Entrepreneurial Lessons from the Apple / Taylor Swift Spat
In the midst of the buzz surrounding Taylor Swift’s logical and teen angst-free tumblr post regarding Apple Music, many are applauding both the original post and Apple’s swift change in policy to pay artists for all uses of their intellectual property on the service. We’ve written about Apple here before and it’s no secret we are fans. They aren’t perfect, but their ability to build a brand, cultivate an ecosystem and retain customers while charging a premium is a case study in business success.
And today’s news sends the message that social media users have power over even the largest of enterprises and the savvy entrepreneur can leverage or redirect that power to drive awareness and goodwill with customers. Taylor could have reacted as many customers do. She could have spewed all manners of vitriol replete with emoticons and hashtags. Instead, she crafted a manifest that on one hand praised Apple for their creativity and partnership. She then drove her message home with a simple, yet powerful statement:
“We don’t ask you for free iPhones. Please don’t ask us to provide you with our music for no compensation. “
Apple could have easily reacted as many big companies do. One, they could have ignored the issue. Two, with their cash hoard and PR machine, Apple could have taken to the airwaves and spent tens of millions explaining why they chose NOT to pay artists for content during the 90-day trials of the Apple Music service. The message could have been, “We are helping users discover a new platform and new music” or “We aren’t making money, why should the artists?” Instead, in less than 24 hours after her post and in the span of 189 Twitter characters across 3 tweets, Apple was able to reverse course and commit to paying for every play of every song to every artist.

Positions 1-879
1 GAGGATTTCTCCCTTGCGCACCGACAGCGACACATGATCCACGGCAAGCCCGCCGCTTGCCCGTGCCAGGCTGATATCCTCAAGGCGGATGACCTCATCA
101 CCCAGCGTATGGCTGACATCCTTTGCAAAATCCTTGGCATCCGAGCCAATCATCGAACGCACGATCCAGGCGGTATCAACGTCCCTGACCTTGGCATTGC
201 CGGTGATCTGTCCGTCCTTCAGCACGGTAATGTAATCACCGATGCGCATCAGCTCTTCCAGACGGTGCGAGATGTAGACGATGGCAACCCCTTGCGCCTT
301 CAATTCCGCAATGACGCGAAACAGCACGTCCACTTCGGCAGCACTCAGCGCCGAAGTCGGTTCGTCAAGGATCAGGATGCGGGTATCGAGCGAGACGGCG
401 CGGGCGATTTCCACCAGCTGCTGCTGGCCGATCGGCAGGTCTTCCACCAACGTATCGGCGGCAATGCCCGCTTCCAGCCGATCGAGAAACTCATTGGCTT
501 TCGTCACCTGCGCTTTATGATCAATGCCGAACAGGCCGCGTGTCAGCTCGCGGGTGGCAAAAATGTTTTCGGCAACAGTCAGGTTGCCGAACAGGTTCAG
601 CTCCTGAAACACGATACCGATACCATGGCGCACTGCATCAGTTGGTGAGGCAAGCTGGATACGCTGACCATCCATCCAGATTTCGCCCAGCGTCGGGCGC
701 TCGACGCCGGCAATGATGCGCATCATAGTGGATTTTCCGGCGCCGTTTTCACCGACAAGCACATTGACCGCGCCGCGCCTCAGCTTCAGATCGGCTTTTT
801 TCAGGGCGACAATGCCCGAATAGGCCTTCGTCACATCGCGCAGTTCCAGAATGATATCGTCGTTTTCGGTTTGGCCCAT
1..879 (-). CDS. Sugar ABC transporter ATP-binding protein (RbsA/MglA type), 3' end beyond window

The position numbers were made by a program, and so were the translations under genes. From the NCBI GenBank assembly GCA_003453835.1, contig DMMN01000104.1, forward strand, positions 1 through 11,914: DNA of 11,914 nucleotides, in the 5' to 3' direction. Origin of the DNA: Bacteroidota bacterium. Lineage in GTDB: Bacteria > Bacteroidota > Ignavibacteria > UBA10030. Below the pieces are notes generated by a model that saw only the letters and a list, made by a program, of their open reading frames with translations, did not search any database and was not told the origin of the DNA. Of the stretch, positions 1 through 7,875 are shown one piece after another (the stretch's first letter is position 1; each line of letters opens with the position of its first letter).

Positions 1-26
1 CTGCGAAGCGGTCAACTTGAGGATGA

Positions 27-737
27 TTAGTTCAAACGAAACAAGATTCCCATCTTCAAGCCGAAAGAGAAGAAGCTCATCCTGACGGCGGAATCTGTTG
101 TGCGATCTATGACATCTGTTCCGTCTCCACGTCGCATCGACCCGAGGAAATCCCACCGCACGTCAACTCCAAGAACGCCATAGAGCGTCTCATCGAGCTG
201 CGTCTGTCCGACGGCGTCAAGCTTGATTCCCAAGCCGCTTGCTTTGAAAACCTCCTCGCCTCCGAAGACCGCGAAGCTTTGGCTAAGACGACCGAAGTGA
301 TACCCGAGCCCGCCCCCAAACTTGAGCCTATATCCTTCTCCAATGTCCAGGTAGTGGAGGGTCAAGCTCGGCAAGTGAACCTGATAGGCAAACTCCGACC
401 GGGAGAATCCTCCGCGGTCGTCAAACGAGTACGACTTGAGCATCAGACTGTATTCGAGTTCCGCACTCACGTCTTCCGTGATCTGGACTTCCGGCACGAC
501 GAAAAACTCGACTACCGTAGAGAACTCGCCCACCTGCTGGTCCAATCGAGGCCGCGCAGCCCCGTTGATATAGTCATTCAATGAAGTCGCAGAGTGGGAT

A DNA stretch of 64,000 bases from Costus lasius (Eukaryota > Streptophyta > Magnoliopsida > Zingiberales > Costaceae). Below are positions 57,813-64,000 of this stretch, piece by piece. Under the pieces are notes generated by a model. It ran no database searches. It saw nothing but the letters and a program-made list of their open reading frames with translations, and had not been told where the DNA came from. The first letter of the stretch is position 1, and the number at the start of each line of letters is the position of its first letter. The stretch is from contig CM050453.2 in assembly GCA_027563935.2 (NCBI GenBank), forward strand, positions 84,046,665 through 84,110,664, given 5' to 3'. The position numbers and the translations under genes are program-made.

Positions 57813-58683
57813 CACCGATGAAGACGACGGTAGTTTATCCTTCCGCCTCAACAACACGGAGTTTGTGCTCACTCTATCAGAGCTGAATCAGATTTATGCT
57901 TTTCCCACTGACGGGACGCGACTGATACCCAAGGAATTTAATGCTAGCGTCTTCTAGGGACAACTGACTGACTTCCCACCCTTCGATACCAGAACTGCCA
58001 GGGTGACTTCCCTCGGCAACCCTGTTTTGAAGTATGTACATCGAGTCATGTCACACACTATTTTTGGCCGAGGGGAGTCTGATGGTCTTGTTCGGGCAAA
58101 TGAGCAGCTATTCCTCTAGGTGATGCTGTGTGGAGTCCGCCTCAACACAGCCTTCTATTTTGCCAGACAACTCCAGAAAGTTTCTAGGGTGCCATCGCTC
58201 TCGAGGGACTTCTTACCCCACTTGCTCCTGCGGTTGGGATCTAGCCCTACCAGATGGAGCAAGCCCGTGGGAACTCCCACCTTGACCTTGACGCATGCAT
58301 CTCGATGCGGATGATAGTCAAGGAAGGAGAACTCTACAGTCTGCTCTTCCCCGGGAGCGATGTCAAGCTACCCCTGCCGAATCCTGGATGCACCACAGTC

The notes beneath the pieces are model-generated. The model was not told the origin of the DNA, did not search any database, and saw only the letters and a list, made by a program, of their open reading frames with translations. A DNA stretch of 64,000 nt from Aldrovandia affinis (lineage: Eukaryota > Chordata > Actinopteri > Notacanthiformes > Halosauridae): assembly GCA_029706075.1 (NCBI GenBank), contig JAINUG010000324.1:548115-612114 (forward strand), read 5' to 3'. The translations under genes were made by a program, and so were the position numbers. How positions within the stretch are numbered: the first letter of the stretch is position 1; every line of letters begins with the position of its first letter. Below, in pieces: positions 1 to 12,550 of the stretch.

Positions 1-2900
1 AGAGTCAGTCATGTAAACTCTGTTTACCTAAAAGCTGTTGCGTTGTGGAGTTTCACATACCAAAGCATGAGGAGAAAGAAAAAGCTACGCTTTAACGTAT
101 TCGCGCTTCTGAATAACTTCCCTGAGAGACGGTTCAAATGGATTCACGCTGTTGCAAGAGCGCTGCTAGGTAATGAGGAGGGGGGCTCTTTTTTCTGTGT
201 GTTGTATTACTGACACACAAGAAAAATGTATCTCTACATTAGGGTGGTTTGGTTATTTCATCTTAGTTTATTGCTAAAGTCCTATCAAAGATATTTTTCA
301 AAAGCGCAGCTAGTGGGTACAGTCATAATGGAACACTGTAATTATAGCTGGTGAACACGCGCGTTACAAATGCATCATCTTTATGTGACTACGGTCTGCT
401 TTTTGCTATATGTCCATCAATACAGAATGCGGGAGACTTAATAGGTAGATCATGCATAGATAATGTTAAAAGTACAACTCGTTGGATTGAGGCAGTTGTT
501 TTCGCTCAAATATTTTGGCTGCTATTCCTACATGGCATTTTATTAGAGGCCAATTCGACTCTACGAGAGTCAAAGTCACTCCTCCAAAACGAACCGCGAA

Those 3 tweets and 1 tumblr post have filled the business airwaves and news feeds generating millions of dollars in free advertising and positive PR for both sides.
Entrepreneurs can be the Taylor Swift or the Apple. If you’re Taylor, use social to present your reasoned arguments and make it about the benefit to the community that you support and also your customers. If you’re Apple, don’t just brush off the Taylor, respond and respond quickly. But while reaction time is important, make sure your response is always reasoned, customer-centric and grounded in your brand.
So how do you react quickly and maintain your brand while also juggling the rest of your business responsibilities? That’s where SEE SPOT Marketing comes in. Our team can help you grow and engage your audience as well as react to social media issues in a manner that creates goodwill and lasting engagement with your customers at a price that’s designed for small businesses’ small budgets.
Does your marketing feel like a blank space? Want to shake it off? Click to send us a note and one of our strategists will be happy to follow up with you.